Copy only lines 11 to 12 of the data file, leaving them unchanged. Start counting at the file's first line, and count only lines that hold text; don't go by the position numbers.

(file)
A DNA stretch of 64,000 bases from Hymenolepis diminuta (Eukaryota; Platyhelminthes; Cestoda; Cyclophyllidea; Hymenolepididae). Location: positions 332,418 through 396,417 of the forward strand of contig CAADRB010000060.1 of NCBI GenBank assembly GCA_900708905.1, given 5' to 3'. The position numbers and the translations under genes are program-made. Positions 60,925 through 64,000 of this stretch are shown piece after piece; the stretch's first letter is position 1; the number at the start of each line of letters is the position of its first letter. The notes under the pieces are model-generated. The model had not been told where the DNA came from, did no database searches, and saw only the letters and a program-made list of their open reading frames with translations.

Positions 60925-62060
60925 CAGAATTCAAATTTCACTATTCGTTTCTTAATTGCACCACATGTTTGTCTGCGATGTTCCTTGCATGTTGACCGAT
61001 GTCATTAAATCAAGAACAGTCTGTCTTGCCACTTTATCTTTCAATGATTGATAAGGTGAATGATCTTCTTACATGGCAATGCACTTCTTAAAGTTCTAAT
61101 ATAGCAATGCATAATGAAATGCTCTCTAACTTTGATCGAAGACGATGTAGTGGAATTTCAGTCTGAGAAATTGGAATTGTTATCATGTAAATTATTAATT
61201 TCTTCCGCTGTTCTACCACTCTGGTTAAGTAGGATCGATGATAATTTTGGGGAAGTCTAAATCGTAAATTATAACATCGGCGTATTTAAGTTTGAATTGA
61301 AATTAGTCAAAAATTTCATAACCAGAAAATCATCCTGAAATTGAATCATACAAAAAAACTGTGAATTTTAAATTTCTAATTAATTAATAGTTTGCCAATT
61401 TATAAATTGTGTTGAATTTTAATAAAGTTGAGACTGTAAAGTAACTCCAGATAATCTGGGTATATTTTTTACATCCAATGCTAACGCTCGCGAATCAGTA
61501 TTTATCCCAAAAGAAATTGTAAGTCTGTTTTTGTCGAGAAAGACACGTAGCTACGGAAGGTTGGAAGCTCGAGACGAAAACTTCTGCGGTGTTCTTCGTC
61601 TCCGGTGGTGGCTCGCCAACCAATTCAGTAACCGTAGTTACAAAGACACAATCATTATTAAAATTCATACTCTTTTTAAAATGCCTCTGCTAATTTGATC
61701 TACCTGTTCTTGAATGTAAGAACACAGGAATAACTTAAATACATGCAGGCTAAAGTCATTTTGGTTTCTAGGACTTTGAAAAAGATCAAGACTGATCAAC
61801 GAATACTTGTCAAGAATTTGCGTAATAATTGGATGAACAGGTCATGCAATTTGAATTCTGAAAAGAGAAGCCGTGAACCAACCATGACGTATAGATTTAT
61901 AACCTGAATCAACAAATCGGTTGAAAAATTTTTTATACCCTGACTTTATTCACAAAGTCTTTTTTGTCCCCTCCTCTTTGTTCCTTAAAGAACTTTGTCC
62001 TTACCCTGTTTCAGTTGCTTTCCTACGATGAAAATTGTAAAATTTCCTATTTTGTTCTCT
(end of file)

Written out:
61701 TACCTGTTCTTGAATGTAAGAACACAGGAATAACTTAAATACATGCAGGCTAAAGTCATTTTGGTTTCTAGGACTTTGAAAAAGATCAAGACTGATCAAC
61801 GAATACTTGTCAAGAATTTGCGTAATAATTGGATGAACAGGTCATGCAATTTGAATTCTGAAAAGAGAAGCCGTGAACCAACCATGACGTATAGATTTAT